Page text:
Understanding Backorders

A backorder is a term used to describe an order that cannot be fulfilled immediately due to insufficient product availability at the given time.

There are Two Primary Causes for Backorders:

  1. High demand for the product
  2. Supply or inventory issues faced by the company

Backorders occur when a company experiences challenges with its supply chain or lacks sufficient storage capacity while also dealing with high product demand.

Another way to describe backorders is when customers place orders for products that are temporarily out of stock but are still being produced by the company.

Backorders indicate a healthy business environment where production outpaces supply.

Companies that handle backorders effectively must have excellent inventory management systems and work diligently to fulfill these orders.

Communication between supply management, inventory management, and the production line is crucial for successfully processing backorders.

How Do Backorders Work?

When a company sells out all available items of a specific product in its inventory but customers still demand it, a backorder is placed.

The sales manager records the request, contacts inventory management, and informs the customer of the expected receipt date.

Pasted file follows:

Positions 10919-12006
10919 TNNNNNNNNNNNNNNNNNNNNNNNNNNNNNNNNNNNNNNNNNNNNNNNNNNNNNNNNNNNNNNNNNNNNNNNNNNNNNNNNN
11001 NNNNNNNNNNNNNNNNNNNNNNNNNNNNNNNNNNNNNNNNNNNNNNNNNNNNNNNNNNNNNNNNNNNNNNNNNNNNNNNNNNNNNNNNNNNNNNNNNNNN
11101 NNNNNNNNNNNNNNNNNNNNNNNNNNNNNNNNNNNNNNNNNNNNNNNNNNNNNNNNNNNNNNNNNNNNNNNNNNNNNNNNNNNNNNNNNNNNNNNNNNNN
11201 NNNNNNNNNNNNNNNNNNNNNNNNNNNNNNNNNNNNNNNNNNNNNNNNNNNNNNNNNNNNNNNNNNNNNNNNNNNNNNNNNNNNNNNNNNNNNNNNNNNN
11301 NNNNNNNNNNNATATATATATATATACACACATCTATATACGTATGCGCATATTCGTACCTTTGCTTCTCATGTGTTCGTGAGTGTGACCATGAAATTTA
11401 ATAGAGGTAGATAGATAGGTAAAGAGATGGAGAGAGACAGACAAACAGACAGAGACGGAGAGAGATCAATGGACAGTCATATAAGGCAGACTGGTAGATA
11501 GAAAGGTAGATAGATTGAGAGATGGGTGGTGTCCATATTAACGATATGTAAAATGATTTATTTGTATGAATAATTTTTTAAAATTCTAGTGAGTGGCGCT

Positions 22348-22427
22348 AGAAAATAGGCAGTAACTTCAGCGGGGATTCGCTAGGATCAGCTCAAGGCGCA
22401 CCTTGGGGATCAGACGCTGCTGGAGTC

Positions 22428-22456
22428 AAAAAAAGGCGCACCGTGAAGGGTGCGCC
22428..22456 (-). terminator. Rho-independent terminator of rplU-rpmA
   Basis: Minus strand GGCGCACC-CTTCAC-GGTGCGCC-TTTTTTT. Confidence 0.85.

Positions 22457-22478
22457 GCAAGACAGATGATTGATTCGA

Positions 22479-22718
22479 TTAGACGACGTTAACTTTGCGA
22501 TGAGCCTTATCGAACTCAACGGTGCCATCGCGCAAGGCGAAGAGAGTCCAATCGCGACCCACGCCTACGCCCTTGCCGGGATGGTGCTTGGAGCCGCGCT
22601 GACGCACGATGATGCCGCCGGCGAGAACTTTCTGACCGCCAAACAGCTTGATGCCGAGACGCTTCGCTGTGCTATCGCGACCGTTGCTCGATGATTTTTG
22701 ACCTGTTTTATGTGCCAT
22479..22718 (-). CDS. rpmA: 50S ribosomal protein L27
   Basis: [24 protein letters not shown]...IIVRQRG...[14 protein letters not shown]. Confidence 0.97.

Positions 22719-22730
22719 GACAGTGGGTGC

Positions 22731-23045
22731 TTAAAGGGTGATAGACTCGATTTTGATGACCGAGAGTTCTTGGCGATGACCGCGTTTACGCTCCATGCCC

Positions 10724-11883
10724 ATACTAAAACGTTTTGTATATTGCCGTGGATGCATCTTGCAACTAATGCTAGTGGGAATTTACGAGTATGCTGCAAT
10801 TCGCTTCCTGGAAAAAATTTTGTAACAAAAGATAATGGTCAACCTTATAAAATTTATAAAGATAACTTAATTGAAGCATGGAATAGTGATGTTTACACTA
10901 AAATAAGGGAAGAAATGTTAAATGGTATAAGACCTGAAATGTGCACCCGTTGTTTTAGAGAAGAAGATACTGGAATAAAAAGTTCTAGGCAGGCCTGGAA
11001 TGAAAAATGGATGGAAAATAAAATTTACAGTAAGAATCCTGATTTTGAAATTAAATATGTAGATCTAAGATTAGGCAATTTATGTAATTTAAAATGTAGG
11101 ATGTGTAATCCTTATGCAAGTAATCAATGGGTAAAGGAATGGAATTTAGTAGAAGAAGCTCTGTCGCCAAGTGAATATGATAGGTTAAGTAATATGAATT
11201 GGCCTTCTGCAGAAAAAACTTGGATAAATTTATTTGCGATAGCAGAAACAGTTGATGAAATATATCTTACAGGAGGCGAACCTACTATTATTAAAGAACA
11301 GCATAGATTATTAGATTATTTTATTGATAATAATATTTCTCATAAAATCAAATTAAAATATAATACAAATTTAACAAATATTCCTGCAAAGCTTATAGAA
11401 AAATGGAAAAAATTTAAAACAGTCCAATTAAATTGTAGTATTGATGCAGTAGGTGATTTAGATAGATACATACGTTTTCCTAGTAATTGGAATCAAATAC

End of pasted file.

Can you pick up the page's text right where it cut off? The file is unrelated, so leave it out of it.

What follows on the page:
The inventory manager then initiates production for the back-ordered product.

Customers are kept informed about the progress of their orders, and the time required for final delivery depends on the order’s size and nature.

Backorders also provide insights into a company’s inventory management, demonstrating the efficiency of its processes.

Unique Accounting Approach

Accounting for backorders differs from standard in-stock orders.

The sale of a backorder is recorded as a backorder (or receivable) rather than a completed order.

The sales status changes once the manufacturer delivers the products and receives payment.

This accounting practice is a company safety net; if a customer cancels the order, the accounts remain balanced, and the sale is not disrupted in the books.

How Do Backorders Affect a Business?

Backorders can present both opportunities and risks for a business.

Effectively managing and fulfilling backorders can increase customer satisfaction and loyalty, often resulting in a more extensive customer base than businesses that fail to meet these demands.

Additionally, managing backorders helps save storage costs, as products are manufactured based on actual demand.

The saved costs can be utilized to provide competitive pricing on quality products.

Backorders often indicate the popularity of a product, as customers are willing to wait for its availability. However, a disadvantage is that customers may seek alternative products to avoid the backorder wait.